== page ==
That whole “fight or flight” instinct comes over us in many instances, and sometimes it’s more sensible to hightail it out of there.
But many more times, it’s better to stay and fight.
I love running. A lot. I know it’s an activity many people dislike, and it’s often used as a form of punishment in other sports, but somewhere along the way, it turned into one of my favorite things to do.
But I’ve learned that running can’t be the answer for everything in life.
I think running away is a tactic many of us use in situations we don’t want to face. My years in college were not always my favorite times in life, and I started running away from a lot—especially from fears of the unknown. When various things started to shake up my world, I simply left. When Texas A&M felt overwhelming and threw me multiple rejections from the student organizations I had applied for, I thought I had made a bad decision in allowing a coin flip to decide where I went to college, and I ran away. When I was back at A&M (yes, for the second time), and I found out my major was being discontinued (and my class would be the last graduating class) and that the structure of the program was going to be modified, I panicked and thought I was in the wrong place completely, and so I ran away—again. I ran away from SMU when I thought I was missing out on going to school with my sister at TCU. I ran away from TCU when I realized it wasn’t everything I thought it would be and experienced the worst semester of my entire life.
I spent four years never feeling like I fully belonged anywhere simply because I kept running away.
I used to run away from my fear of rejection, as well. A middle school dance left me scarred and certain that guys don’t like me, and so I always tried to hide my feelings and crushes after that point. When I was a freshman in high school, I was walking through the halls one day and saw a guy I had a crush on walking the opposite direction. We were the only two in the hallway, and rather than simply passing by him and saying hello, I dodged into the nearest classroom—which was a science class full of seniors—in order to avoid that situation. I ran away from what I thought would be a sure future rejection.
More recently, I ran away from the fear of anxiety. I’ve mentioned before that I had a gun pulled on me a little more than a year ago. For months after it happened, I was pretty afraid every morning when I went running and often had to resort to running on the treadmill because of intense anxiety that overcame me some mornings. I had literally run away from the gunman, but then I thought I had to run away from a city I love. While I definitely needed a safer place to live, I don’t think running away completely was the answer.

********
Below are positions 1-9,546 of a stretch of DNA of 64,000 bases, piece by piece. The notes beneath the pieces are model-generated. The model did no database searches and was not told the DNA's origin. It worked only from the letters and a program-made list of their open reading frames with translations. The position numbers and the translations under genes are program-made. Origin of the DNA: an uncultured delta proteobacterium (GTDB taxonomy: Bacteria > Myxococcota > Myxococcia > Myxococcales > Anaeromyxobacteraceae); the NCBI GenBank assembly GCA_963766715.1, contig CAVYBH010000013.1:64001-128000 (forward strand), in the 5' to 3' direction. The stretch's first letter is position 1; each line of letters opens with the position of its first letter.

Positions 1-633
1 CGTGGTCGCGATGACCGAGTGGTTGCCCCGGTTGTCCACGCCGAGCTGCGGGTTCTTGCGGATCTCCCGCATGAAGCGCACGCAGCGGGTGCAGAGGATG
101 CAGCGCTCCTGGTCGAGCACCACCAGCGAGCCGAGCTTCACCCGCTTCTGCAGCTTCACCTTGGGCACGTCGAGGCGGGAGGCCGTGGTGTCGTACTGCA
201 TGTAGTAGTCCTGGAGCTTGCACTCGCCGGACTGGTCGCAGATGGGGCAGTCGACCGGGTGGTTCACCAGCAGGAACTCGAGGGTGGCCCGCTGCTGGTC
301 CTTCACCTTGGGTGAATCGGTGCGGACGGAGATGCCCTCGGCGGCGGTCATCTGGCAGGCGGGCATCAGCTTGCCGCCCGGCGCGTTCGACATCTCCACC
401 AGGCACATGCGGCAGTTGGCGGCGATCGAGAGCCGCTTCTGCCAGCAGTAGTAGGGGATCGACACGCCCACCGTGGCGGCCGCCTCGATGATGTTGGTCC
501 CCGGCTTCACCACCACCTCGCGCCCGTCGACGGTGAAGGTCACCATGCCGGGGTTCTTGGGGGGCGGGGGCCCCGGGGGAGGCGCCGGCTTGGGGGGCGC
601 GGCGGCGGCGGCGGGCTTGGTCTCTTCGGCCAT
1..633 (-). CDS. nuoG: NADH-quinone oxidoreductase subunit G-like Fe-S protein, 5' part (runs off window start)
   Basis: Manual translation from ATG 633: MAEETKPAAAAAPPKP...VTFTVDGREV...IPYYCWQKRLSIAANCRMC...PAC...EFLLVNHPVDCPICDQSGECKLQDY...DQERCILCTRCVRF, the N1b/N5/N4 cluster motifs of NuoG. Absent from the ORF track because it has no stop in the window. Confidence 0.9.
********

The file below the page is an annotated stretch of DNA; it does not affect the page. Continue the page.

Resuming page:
Because running away doesn’t always mean you’ve escaped what you’re running from in the first place.
In some areas of my life, I’ve gotten a lot better about facing what I need to face rather than running away. I’m not the girl who would hide in a science classroom anymore. I’ve put myself in situations that came with chances of rejection and gotten rejected—and I guess I survived. But I think there are certainly many areas that I still need to work on, especially when it comes to things that have the possibility of failure.
I think the only person who can communicate this more clearly is the beautiful Matthew McConaughey in the closing scene of How to Lose a Guy in 10 Days. Andie is trying to peace out of town, but Ben won’t let her and accuses her of running away. Please watch this memorable scene with me. Perhaps sometimes when we are running away from things we really shouldn’t be running away from, we simply need to ask ourselves, “Where are you going?”
Or if you want to throw it back to the Hoobastank days, you could ask, “Why are you running away?”
Running will only take you so far. Are there things you should legitimately run from in life? Absolutely. But oftentimes we’re just running to try to get away from situations we ultimately need to face.
If only we all had our own Matthew McConaugheys to call our bluffs.